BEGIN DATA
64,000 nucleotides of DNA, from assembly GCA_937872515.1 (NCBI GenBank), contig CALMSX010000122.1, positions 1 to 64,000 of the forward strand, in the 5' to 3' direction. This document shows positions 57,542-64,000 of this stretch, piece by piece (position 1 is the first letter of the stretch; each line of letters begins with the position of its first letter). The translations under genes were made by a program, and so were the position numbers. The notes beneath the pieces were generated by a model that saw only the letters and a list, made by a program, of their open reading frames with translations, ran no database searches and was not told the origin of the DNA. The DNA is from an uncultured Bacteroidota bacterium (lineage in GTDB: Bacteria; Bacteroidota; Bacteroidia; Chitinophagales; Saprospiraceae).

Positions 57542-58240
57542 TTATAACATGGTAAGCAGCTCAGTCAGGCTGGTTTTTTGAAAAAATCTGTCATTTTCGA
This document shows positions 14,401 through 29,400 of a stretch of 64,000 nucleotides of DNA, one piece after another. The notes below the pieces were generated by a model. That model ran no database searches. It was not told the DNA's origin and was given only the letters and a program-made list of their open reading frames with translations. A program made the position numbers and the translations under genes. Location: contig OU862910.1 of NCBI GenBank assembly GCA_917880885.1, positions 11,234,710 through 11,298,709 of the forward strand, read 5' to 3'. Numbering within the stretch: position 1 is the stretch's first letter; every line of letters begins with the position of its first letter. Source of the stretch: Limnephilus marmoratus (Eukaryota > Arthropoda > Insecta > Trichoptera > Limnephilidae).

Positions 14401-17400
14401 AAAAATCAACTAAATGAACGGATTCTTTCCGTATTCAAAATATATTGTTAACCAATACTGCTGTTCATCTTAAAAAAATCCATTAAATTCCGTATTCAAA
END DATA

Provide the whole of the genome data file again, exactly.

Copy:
64,000 nucleotides of DNA, from assembly GCA_937872515.1 (NCBI GenBank), contig CALMSX010000122.1, positions 1 to 64,000 of the forward strand, in the 5' to 3' direction. This document shows positions 57,542-64,000 of this stretch, piece by piece (position 1 is the first letter of the stretch; each line of letters begins with the position of its first letter). The translations under genes were made by a program, and so were the position numbers. The notes beneath the pieces were generated by a model that saw only the letters and a list, made by a program, of their open reading frames with translations, ran no database searches and was not told the origin of the DNA. The DNA is from an uncultured Bacteroidota bacterium (lineage in GTDB: Bacteria; Bacteroidota; Bacteroidia; Chitinophagales; Saprospiraceae).

Positions 57542-58240
57542 TTATAACATGGTAAGCAGCTCAGTCAGGCTGGTTTTTTGAAAAAATCTGTCATTTTCGA
This document shows positions 14,401 through 29,400 of a stretch of 64,000 nucleotides of DNA, one piece after another. The notes below the pieces were generated by a model. That model ran no database searches. It was not told the DNA's origin and was given only the letters and a program-made list of their open reading frames with translations. A program made the position numbers and the translations under genes. Location: contig OU862910.1 of NCBI GenBank assembly GCA_917880885.1, positions 11,234,710 through 11,298,709 of the forward strand, read 5' to 3'. Numbering within the stretch: position 1 is the stretch's first letter; every line of letters begins with the position of its first letter. Source of the stretch: Limnephilus marmoratus (Eukaryota > Arthropoda > Insecta > Trichoptera > Limnephilidae).

Positions 14401-17400
14401 AAAAATCAACTAAATGAACGGATTCTTTCCGTATTCAAAATATATTGTTAACCAATACTGCTGTTCATCTTAAAAAAATCCATTAAATTCCGTATTCAAA